2017 predictions: what did we get right last year?

There’s plenty of speculation on what’s to come in 2018. Sabri Suby looks at how last year’s predictions panned out.

Digital media spend will represent about 44% of all ad spend this year, according to a forecast by media agency Magna, and by 2020 it’ll be 50% or about US$291 billion. But how should we spend this money? Let’s review some of the predicted trends of 2017 to see what actually came to pass and find out what’s likely to emerge this year.

 

Facebook Messenger challenges email

sabri subyIn 2017, Digital Marketer predicted that email would finally get some competition in the form of Facebook’s Messenger function. This was a big call to make against an established medium.

On the one hand, we’ve definitely seen a rise in Messenger use with sales and customer service bots becoming more popular. On the other, Messenger doesn’t present true competition for email marketing right now: as a business we use live chat and Messenger ads but we still achieve the highest ROI from email marketing.

The 2017 prediction may well come true, but will take longer than Digital Marketer expected. Email open rates are dwindling and will continue to decrease and Facebook will open up more inventory on Messenger (and perhaps its other message platform WhatsApp). Give Messenger some time to catch up as it’s a very promising platform.

This year you’re also likely to see email providers Gmail, Outlook and Hotmail compartmentalise email marketing in the same vein as Facebook, which started shifting feeds so users would see more from friends and family. Gmail started this around five years ago, but I think greater segmentation will be seen across all email to a more sophisticated level.

 

The year of data

According to Adweek, 2017 was supposed to be the year we shifted from measuring clicks to understanding true ROI through better analysis of data. I wish I could say this were right, but the truth is most agencies are not even close. Not only are there are still plenty of advertising cowboys hiding behind vanity metrics and data, very few businesses have the correct reporting mechanisms in place to measure true ROI.

Tools such as the forthcoming Google Attribution will change the space, so this is an area to watch.

 

Bridging the talent gap

Last year, Forbes called out a talent gap. The digital media field had too many generalists so it was time for people to become specialists. This largely came true, once the industry figured out the skills needed. As each platform became more complex, and as more features were added to enhance performance, practitioners started to specialise to get the most out of these tools. This will continue as the industry deepens and refines its skill requirements.

 

Content marketing pivots

Russ Henneberry, editorial director of Digital Marketer, saw 2017 as a year of moving away from more content to better content. Unfortunately, his optimism didn’t become reality.

Content marketing has had a favourable run for four years but gone are the days where pumping out content for the sake of it gets results. For now, there are still plenty of content mills in operation so we haven’t quite embraced decreasing volume and increasing quality. People have plenty of access to information, but they are starving for wisdom. Content is the stuff they have to wade through to get to what they really want – insight. People who work in content marketing are moving into long form copy, meatier pieces that will provide wisdom and value rather than just information.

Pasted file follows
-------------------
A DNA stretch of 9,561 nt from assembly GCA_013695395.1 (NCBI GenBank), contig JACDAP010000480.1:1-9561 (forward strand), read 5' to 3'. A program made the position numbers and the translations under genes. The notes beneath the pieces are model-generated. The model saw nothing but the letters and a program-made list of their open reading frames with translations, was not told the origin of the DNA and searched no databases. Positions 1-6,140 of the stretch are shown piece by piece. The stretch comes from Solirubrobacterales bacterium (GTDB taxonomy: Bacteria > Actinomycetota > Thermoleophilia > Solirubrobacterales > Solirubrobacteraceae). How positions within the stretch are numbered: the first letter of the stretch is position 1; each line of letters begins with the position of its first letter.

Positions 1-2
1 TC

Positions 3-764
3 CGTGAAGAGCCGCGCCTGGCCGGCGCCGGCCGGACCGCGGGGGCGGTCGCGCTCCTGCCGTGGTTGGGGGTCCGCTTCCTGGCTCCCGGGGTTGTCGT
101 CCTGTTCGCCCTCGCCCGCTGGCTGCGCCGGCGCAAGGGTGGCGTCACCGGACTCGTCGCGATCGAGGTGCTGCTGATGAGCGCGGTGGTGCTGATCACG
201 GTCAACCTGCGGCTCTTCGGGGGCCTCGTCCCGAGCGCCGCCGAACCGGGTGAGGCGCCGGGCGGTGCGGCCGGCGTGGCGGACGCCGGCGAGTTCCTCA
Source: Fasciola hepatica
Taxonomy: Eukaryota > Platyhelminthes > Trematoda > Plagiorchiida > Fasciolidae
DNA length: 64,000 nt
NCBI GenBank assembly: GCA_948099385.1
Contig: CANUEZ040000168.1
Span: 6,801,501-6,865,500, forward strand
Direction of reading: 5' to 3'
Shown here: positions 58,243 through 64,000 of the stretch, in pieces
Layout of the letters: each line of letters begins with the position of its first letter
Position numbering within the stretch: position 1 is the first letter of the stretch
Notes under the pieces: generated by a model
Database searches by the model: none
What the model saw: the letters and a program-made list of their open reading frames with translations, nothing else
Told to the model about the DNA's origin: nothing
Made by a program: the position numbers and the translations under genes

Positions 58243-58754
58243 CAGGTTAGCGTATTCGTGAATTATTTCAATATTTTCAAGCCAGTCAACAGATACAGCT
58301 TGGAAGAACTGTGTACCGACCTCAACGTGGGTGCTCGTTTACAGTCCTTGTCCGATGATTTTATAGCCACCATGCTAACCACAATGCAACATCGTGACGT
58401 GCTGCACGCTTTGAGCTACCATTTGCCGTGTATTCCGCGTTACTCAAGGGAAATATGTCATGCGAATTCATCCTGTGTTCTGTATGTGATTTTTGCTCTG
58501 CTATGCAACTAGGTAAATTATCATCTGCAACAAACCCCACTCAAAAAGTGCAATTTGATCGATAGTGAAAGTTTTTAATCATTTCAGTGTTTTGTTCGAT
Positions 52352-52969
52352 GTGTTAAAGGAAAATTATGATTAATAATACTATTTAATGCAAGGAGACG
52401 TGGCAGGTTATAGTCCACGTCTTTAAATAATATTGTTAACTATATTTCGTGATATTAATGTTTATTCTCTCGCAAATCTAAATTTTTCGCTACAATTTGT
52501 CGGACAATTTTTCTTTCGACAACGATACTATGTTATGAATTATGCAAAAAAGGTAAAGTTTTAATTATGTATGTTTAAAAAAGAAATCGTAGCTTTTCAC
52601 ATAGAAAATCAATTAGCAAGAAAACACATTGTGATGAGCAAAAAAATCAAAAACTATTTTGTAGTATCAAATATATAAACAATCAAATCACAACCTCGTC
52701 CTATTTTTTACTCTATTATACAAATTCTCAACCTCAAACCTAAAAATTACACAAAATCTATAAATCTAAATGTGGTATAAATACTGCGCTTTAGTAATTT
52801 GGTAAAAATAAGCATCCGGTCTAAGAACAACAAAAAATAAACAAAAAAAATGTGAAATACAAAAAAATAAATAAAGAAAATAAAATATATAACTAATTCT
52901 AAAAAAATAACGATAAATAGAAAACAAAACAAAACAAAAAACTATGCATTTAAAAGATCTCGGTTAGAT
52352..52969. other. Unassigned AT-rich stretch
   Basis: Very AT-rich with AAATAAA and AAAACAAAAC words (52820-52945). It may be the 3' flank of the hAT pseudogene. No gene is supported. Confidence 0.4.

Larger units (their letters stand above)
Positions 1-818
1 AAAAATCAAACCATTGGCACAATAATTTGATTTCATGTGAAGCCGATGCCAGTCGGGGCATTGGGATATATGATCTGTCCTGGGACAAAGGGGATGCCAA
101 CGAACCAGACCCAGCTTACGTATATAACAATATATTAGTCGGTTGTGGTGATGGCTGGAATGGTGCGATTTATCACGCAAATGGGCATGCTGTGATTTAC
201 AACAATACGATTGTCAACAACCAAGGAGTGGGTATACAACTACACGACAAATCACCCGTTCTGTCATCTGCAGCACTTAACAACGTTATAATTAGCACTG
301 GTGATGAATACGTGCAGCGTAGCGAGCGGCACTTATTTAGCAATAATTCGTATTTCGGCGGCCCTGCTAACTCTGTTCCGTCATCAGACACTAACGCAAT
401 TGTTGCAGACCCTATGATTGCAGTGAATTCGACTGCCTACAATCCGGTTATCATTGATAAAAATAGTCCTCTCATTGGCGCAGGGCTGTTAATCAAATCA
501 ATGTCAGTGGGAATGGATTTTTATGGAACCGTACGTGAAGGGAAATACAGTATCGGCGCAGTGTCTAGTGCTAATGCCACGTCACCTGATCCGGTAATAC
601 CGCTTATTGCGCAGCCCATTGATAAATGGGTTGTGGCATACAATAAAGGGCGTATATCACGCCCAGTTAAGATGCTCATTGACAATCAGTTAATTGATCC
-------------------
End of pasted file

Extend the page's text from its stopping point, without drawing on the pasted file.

Mobile marketing automation

AdWeek believed 2017 would bring improved automation for mobile marketing. I would say it’s not there yet. Despite the amount of traffic coming from mobile, businesses still haven’t adopted a true mobile friendly marketing strategy. In fact, not enough businesses have responsive websites and mobile-friendly ads, let alone making use of text message marketing. It is still not common to see someone use text message on a mobile landing page to capture a lead, and then to communicate via text message – but it should be. I see all mobile based call-to- actions as the future.

With Google, we’re starting to see a lot of ad extensions offer text message services and we’re likely to see more of this with mobile specific ad platforms.

Automation will continue to improve with functions such as smart triggers to shape the way leads are handled.

 

2018: the big two

This year, Google and Facebook will become a complete digital marketing duopoly. There’s no sign of a third player that has anywhere near the bandwidth to compete with these platforms and it’ll be like this for a few years yet. Facebook will continue to carve out more and more market share. Google has been leading until now, but Facebook has made some serious inroads, such as with inventory on Messenger, and adoption is growing, so Zuckerberg’s empire will give Alphabet a run for its money.

Having said that, Google still has plenty of capacity in YouTube. People are really getting on board with the platform and that will snowball by the end of this year. For anyone doing paid search or re-marketing, YouTube will be a mainstay.

 

Sabri Suby is founder and head of growth at King Kong.

 

 

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